But, if an executive is about to leave office under term limits, as is the case with both President Bush and Delaware Governor Minner, even that sort of check is inapplicable. The main remaining consequence is the verdict of history.

As you can see in the Times piece to which I linked above, Bill Clinton is still dogged by criticism of pardons that he granted as his presidency was ending in 2001.

On the other hand, the verdict of history has acquitted Ford. By the time of his death in 2006, there was widespread acknowledgment that his pardon of Nixon was a statesmanlike act.

Here is a link to the constitutional provision allowing presidents to grant pardons (see Article 2, Section 2, clause 1).

Monday, November 24, 2008

New Senator From Delaware

Governor Ruth Ann Minner, Democrat of Delaware, has announced her intention to appoint Edward "Ted" Kaufman, to take over the Senate seat being vacated by Vice President-elect Joe Biden, until a special election is held in 2010.

The Associated Press describes Kaufman as a former Biden aide, who is now president of a political and management consulting firm in Wilmington. Here is a description of Kaufman on the website of Duke University, with which he has been affiliated.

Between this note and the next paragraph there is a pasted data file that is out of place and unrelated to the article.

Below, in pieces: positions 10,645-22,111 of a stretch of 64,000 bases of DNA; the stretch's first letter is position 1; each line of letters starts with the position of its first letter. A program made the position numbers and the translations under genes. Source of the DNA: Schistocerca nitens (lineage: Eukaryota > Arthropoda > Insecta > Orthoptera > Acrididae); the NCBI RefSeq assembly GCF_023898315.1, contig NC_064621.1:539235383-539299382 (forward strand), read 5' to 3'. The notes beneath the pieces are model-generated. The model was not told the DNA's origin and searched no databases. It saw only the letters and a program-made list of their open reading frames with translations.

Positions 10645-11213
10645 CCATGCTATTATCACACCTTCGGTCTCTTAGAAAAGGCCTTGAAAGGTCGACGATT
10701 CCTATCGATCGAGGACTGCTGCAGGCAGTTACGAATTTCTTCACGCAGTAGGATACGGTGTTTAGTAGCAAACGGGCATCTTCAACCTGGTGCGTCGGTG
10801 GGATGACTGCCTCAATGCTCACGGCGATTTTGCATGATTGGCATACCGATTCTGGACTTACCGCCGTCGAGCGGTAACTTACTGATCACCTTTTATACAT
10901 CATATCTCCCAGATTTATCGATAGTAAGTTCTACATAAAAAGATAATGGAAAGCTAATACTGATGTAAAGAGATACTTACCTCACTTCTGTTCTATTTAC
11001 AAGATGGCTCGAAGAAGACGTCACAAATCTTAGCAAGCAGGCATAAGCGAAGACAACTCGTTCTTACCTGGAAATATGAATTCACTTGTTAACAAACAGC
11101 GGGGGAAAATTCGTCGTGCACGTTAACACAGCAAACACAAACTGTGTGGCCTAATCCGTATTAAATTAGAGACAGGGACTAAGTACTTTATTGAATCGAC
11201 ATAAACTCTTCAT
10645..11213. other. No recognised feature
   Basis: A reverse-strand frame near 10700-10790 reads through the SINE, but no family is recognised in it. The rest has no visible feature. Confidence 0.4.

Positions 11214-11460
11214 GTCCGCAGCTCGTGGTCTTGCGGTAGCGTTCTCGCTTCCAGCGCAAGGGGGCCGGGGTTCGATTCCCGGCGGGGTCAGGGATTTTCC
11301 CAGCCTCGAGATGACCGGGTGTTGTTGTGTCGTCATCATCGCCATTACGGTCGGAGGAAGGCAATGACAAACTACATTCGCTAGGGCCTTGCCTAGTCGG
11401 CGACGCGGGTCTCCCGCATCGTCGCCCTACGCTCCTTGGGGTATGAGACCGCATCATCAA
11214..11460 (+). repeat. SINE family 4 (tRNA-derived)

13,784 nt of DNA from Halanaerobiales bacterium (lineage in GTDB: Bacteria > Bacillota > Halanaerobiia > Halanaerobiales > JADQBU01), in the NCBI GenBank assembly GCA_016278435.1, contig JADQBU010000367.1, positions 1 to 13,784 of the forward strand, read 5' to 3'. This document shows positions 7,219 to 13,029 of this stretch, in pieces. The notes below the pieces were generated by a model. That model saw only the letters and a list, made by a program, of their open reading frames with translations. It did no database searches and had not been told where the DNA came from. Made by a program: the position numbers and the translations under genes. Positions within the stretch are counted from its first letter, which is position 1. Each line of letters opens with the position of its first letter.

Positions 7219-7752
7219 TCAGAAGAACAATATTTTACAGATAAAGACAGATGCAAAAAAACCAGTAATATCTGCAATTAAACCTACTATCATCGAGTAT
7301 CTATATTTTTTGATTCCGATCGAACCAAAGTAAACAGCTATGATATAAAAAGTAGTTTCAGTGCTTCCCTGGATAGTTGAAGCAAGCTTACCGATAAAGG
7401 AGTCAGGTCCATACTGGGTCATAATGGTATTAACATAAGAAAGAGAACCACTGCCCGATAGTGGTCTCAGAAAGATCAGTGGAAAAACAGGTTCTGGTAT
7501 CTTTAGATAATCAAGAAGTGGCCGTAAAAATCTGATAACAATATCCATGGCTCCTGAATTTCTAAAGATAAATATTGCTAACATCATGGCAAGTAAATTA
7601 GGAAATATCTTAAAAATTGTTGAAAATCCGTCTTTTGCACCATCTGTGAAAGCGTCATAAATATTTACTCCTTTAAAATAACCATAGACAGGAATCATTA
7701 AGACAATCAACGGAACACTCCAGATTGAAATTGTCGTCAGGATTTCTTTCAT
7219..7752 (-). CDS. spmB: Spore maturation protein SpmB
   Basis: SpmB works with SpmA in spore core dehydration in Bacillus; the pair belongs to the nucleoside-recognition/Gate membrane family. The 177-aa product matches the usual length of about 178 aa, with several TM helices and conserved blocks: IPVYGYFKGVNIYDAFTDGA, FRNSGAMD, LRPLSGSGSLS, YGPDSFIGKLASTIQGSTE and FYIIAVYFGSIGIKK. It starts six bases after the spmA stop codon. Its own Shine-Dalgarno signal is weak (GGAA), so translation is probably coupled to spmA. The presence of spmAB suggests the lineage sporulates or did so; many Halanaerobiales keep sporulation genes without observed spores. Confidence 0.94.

All indications are that this is a move to keep the seat open for Joe Biden's son Beau, the state attorney general, who is headed to Iraq with his National Guard unit, but who, if things go according to plan, can run in the special election.

Fed Up?

President-elect Obama has publicly confirmed his intention to appoint Larry Summers to be director of the National Economic Council.

But reports such as this one in Forbes, suggest that Summers will be merely throwing warm-up pitches in the NEC bullpen, while waiting to be called in to relieve Ben Bernanke as chair of the Federal Reserve Board ("the Fed").

An appointment to chair the Fed is for a fixed four-year term. Unlike Cabinet appointments, an incoming president must wait until the current chair's term ends, before putting his personal stamp on the Fed.

The fixed term is designed to give the Fed a degree of independence from day-to-day political control, as it directs monetary policy. Other central banks, such as the European Central Bank and the Bank of England, are also somewhat insulated from the politicians.

Bernanke was appointed to his current post by President Bush in 2006. Therefore, Obama will not make an appointment to that position until 2010.